WATCH: Phumzile Mlambo Ngcuka on presidential ambitions: ’I’ll cross that bridge when I get there’
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Johannesburg – Former Deputy President Phumzile Mlambo Ngcuka has broken her silence on the race for the position of ANC President ahead of next year's elective conference saying she "will cross the bridge when she gets there."
Mlambo Ngcuka made the comments on the sidelines of a conversation with young and old women in Saxonwold where she spoke about the social and economic emancipation of women.
There has been wide speculation on whether Mlambo Ngcuka will run for the presidency and get her campaign under way.
But according to Mlambo Ngcuka, who returned from her UN post this year, she has never left the political landscape.
"We never leave. We've always been around and we still continue to make sure that our democracy functions," she said.
In 2017 the ANC saw presidential women candidates Dr Nkosazana Dlamini-Zuma and Lindiwe Sisulu vying for the top post.
And while their campaigns were unsuccessful, the ANC Women's League has made it clear that it was now ready to ensure that a woman leads the liberation movement.
On the representation of young women in local government and the nomination of women councillor candidates, Mlambo-Ngcuka said the issue surrounding women occupying central and high offices was something we had to continue talking about.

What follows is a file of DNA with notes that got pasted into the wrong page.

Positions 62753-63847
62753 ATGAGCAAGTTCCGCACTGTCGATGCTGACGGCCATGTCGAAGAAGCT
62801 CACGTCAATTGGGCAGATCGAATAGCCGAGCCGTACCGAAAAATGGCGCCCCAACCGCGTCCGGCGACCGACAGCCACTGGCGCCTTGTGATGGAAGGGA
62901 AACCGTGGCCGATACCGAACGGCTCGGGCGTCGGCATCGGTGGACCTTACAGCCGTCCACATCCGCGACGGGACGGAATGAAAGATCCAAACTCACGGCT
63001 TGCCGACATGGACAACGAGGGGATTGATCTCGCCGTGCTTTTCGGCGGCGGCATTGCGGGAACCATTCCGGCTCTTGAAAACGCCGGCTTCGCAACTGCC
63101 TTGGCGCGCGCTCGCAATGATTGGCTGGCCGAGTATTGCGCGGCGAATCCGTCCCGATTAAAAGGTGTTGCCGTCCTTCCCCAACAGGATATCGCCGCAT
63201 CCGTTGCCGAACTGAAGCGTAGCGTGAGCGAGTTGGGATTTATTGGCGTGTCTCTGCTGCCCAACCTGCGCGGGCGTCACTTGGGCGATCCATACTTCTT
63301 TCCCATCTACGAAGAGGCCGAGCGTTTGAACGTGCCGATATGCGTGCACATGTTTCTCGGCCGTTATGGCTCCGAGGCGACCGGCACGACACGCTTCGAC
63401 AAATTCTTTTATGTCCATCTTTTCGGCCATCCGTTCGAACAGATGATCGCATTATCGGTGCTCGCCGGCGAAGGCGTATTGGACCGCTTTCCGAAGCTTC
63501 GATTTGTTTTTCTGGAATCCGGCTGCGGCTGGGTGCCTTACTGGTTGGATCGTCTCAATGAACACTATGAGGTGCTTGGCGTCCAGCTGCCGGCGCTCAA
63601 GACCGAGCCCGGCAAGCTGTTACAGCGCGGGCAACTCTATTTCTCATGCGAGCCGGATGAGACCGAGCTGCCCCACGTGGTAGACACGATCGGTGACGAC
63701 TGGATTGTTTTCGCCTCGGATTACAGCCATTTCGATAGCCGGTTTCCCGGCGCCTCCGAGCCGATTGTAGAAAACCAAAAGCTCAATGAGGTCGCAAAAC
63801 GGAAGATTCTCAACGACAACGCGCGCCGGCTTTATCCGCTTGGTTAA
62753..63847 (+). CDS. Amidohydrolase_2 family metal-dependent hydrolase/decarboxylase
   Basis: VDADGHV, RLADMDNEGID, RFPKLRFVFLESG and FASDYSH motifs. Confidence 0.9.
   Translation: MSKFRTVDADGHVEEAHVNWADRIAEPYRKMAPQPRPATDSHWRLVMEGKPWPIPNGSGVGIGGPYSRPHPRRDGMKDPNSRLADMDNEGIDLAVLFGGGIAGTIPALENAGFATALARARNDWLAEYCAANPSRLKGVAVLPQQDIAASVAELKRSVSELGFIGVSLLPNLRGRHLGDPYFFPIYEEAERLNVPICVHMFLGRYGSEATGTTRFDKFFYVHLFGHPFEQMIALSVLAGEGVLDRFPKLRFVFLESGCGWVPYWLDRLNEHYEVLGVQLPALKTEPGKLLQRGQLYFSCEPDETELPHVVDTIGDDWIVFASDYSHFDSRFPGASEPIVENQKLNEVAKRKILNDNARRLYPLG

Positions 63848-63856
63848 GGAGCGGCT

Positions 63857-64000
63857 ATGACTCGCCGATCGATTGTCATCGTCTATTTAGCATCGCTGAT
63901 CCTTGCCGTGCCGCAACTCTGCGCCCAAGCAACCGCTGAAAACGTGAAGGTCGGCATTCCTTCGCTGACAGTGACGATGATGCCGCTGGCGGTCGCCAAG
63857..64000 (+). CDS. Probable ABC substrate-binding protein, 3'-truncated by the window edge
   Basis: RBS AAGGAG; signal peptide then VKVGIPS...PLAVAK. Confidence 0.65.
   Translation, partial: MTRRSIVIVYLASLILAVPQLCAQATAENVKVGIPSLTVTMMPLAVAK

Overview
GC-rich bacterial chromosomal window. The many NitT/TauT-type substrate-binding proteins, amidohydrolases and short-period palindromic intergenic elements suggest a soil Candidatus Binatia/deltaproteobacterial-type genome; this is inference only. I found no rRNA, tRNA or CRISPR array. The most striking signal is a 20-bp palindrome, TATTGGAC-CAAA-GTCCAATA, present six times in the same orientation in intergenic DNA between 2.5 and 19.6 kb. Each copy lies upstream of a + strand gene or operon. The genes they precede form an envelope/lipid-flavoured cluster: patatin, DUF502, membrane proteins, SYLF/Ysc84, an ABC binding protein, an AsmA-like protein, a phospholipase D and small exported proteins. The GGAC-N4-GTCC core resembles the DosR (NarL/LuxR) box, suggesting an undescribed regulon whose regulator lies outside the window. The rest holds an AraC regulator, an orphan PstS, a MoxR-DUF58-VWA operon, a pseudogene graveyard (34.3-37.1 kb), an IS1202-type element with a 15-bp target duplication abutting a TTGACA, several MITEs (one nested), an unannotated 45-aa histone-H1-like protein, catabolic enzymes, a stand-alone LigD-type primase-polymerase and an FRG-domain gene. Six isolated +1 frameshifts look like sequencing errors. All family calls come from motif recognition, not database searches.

"We are seeing that the ANC has more (women councillor candidates) than other parties, but we have to continue calling and asking for more because these young women have a lot to offer. They are going there to deliver and we need to give them the opportunity because this is their future we are playing around with. We need to give them an opportunity to carve it the way we see it," she said.
Addressing women earlier, Mlambo Ngcuka also sent out a stern warning for women to focus, and not allow patriarchy to consume them.
She also said municipalities could no longer be governed by people without integrity and who can't do the job.
"No municipality must have people counting money when they can't count their fingers. Money is being stolen by people who feel they are owed by society.
“We want to see service delivery and care. We want leadership with humanity (ubuntu). We have a responsibility (as women) to push for that," she said.